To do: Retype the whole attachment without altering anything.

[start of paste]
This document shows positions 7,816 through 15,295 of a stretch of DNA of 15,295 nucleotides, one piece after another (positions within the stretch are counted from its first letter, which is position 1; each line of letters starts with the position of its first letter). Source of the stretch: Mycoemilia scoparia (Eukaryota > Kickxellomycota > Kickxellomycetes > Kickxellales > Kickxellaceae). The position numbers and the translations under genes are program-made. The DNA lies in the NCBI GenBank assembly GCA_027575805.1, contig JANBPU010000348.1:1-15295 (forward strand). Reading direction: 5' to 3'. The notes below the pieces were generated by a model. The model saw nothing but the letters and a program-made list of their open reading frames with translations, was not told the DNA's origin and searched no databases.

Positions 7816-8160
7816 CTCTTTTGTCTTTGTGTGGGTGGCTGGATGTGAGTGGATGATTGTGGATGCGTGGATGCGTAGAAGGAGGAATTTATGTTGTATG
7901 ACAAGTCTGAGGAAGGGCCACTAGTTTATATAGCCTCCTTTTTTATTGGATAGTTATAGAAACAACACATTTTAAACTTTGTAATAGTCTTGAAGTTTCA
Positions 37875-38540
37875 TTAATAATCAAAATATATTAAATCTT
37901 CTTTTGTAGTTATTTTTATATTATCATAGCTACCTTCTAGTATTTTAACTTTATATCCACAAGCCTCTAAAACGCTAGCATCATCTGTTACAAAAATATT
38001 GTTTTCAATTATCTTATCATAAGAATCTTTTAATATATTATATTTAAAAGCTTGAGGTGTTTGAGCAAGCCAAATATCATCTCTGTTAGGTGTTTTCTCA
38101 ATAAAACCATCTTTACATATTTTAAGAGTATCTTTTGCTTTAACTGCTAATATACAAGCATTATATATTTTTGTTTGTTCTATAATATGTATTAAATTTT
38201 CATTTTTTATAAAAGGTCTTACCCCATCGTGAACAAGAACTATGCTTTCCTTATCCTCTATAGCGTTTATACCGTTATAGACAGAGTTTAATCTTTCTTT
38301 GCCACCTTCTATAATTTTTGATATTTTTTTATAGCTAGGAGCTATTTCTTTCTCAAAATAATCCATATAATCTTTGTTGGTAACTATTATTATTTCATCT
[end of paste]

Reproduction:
This document shows positions 7,816 through 15,295 of a stretch of DNA of 15,295 nucleotides, one piece after another (positions within the stretch are counted from its first letter, which is position 1; each line of letters starts with the position of its first letter). Source of the stretch: Mycoemilia scoparia (Eukaryota > Kickxellomycota > Kickxellomycetes > Kickxellales > Kickxellaceae). The position numbers and the translations under genes are program-made. The DNA lies in the NCBI GenBank assembly GCA_027575805.1, contig JANBPU010000348.1:1-15295 (forward strand). Reading direction: 5' to 3'. The notes below the pieces were generated by a model. The model saw nothing but the letters and a program-made list of their open reading frames with translations, was not told the DNA's origin and searched no databases.

Positions 7816-8160
7816 CTCTTTTGTCTTTGTGTGGGTGGCTGGATGTGAGTGGATGATTGTGGATGCGTGGATGCGTAGAAGGAGGAATTTATGTTGTATG
7901 ACAAGTCTGAGGAAGGGCCACTAGTTTATATAGCCTCCTTTTTTATTGGATAGTTATAGAAACAACACATTTTAAACTTTGTAATAGTCTTGAAGTTTCA
Positions 37875-38540
37875 TTAATAATCAAAATATATTAAATCTT
37901 CTTTTGTAGTTATTTTTATATTATCATAGCTACCTTCTAGTATTTTAACTTTATATCCACAAGCCTCTAAAACGCTAGCATCATCTGTTACAAAAATATT
38001 GTTTTCAATTATCTTATCATAAGAATCTTTTAATATATTATATTTAAAAGCTTGAGGTGTTTGAGCAAGCCAAATATCATCTCTGTTAGGTGTTTTCTCA
38101 ATAAAACCATCTTTACATATTTTAAGAGTATCTTTTGCTTTAACTGCTAATATACAAGCATTATATATTTTTGTTTGTTCTATAATATGTATTAAATTTT
38201 CATTTTTTATAAAAGGTCTTACCCCATCGTGAACAAGAACTATGCTTTCCTTATCCTCTATAGCGTTTATACCGTTATAGACAGAGTTTAATCTTTCTTT
38301 GCCACCTTCTATAATTTTTGATATTTTTTTATAGCTAGGAGCTATTTCTTTCTCAAAATAATCCATATAATCTTTGTTGGTAACTATTATTATTTCATCT